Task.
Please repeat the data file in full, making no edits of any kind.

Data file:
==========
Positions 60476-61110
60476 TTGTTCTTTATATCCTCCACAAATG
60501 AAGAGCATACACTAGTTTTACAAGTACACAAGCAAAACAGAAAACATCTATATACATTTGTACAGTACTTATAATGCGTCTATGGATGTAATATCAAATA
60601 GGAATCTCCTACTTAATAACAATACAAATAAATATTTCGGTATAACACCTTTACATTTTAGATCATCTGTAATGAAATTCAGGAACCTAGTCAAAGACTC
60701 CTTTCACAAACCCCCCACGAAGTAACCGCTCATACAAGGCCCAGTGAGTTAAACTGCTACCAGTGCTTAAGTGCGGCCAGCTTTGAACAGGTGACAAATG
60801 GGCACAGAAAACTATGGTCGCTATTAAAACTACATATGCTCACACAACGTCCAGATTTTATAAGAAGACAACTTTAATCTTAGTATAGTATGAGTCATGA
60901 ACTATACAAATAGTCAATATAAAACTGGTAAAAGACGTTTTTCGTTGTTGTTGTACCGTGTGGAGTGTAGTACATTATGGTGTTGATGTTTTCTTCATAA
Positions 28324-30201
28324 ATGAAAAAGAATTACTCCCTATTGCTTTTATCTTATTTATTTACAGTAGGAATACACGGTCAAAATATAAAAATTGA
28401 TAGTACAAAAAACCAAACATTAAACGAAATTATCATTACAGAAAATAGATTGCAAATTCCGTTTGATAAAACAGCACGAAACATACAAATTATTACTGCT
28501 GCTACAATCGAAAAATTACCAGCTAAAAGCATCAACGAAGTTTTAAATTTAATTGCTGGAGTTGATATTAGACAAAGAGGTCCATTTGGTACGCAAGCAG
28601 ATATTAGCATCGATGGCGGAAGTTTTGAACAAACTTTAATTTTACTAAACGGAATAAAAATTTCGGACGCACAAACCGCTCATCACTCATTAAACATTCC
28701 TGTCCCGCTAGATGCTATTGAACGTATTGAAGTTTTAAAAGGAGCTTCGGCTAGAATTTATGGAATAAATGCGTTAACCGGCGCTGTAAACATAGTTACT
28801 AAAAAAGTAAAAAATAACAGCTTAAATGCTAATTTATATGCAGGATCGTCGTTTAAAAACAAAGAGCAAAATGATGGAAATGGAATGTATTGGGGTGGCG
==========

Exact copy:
Positions 60476-61110
60476 TTGTTCTTTATATCCTCCACAAATG
60501 AAGAGCATACACTAGTTTTACAAGTACACAAGCAAAACAGAAAACATCTATATACATTTGTACAGTACTTATAATGCGTCTATGGATGTAATATCAAATA
60601 GGAATCTCCTACTTAATAACAATACAAATAAATATTTCGGTATAACACCTTTACATTTTAGATCATCTGTAATGAAATTCAGGAACCTAGTCAAAGACTC
60701 CTTTCACAAACCCCCCACGAAGTAACCGCTCATACAAGGCCCAGTGAGTTAAACTGCTACCAGTGCTTAAGTGCGGCCAGCTTTGAACAGGTGACAAATG
60801 GGCACAGAAAACTATGGTCGCTATTAAAACTACATATGCTCACACAACGTCCAGATTTTATAAGAAGACAACTTTAATCTTAGTATAGTATGAGTCATGA
60901 ACTATACAAATAGTCAATATAAAACTGGTAAAAGACGTTTTTCGTTGTTGTTGTACCGTGTGGAGTGTAGTACATTATGGTGTTGATGTTTTCTTCATAA
Positions 28324-30201
28324 ATGAAAAAGAATTACTCCCTATTGCTTTTATCTTATTTATTTACAGTAGGAATACACGGTCAAAATATAAAAATTGA
28401 TAGTACAAAAAACCAAACATTAAACGAAATTATCATTACAGAAAATAGATTGCAAATTCCGTTTGATAAAACAGCACGAAACATACAAATTATTACTGCT
28501 GCTACAATCGAAAAATTACCAGCTAAAAGCATCAACGAAGTTTTAAATTTAATTGCTGGAGTTGATATTAGACAAAGAGGTCCATTTGGTACGCAAGCAG
28601 ATATTAGCATCGATGGCGGAAGTTTTGAACAAACTTTAATTTTACTAAACGGAATAAAAATTTCGGACGCACAAACCGCTCATCACTCATTAAACATTCC
28701 TGTCCCGCTAGATGCTATTGAACGTATTGAAGTTTTAAAAGGAGCTTCGGCTAGAATTTATGGAATAAATGCGTTAACCGGCGCTGTAAACATAGTTACT
28801 AAAAAAGTAAAAAATAACAGCTTAAATGCTAATTTATATGCAGGATCGTCGTTTAAAAACAAAGAGCAAAATGATGGAAATGGAATGTATTGGGGTGGCG